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Dedicated "writing" sessions - Experiences, thoughts, et cetera

Discussion in 'Band Management [BG]' started by Hamlet7768, Jan 14, 2014.

  1. Hamlet7768

    Hamlet7768 Here to chew gum and rock. Still have gum. Supporting Member

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    I realised over break that many of the practices with my band were slow to get around to stuff because we were trying to split 3-odd hours between writing and arranging the music and actually playing/rehearsing it. Not to mention the low-key arguments about what should be played when. (We get along, just...you know how it is)

    I then came up with an idea: Put aside a separate time during the week to write/arrange/argue, and reserve the rehearsal (which we can only really manage once a week on weekends) for playing. Anybody else done this and able to comment on how it's worked out? The other two guys are extremely cool with the idea, and the only reason we haven't implemented it yet is because the drummer's school schedule is in flux right now.
  2. deathsdj

    deathsdj Supporting Member

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    I do the lyrics and a general groove for the song as well as most of the bass and some drum machine tracks alone before I ever bring it to the guys. Then I send it to them. My guitarist and drummer put their stamp on it and then we start the finish work when we rehearse together. So far it has worked well for us but we are not in any rush to play out as we all have jobs and families that take up a lot of our time. So yeah I think your idea is a good one.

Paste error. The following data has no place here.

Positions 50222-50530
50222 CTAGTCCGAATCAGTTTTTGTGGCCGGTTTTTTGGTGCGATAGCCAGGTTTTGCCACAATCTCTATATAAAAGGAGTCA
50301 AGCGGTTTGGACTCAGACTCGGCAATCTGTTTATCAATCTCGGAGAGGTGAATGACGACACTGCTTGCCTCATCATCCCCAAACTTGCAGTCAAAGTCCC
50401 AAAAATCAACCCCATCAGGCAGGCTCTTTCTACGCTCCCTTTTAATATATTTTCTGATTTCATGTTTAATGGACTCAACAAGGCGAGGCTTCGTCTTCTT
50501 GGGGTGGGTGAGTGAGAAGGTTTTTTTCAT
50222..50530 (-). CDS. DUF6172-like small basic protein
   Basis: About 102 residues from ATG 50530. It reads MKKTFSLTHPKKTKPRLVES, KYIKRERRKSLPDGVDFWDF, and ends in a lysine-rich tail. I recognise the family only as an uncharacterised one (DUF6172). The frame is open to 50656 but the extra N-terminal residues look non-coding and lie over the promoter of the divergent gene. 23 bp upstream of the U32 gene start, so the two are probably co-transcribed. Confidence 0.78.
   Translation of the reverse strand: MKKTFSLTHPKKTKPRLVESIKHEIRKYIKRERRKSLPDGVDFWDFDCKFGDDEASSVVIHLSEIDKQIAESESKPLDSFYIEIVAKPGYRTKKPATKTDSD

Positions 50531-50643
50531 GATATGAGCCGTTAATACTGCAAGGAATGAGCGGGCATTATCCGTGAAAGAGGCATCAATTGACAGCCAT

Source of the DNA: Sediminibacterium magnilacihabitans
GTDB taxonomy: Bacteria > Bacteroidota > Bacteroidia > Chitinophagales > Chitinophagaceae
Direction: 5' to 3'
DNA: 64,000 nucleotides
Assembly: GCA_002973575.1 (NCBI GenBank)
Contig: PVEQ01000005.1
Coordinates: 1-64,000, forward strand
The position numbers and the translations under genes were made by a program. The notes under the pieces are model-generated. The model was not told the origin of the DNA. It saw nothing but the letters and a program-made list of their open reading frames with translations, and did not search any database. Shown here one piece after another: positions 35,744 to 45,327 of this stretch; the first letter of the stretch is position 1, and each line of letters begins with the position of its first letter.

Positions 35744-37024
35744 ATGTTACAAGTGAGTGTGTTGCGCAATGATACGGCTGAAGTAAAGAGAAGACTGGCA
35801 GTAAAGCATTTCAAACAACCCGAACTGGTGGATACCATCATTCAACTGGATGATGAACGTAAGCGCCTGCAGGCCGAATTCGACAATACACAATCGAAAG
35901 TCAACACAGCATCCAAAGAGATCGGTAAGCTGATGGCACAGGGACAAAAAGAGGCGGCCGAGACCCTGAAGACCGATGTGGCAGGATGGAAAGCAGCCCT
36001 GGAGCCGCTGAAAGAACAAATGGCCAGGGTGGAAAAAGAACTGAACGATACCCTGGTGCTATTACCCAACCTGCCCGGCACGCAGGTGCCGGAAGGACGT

3. sizzle

    sizzle sunn #91 Supporting Member

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    worked very for me in the past, plus i would take a rough idea pulled from jams\mistakes/or other players and work them into a direction
  4. Joe Louvar

    Joe Louvar

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    write - rehearse - gig, gig, gig.

    write new stuff - rehearse - gig, gig, gig.

    and repeat ~
  5. mikegug

    mikegug

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    I meet many artists in my job working for a concert promoter. I get to talk to them when their guard is down, and they're finished with their meal, hangin out in catering or driving them around town. The number one piece of unsolicited advise I get from an artist is, "You have to always be writing. Always."

    That's the money machine.

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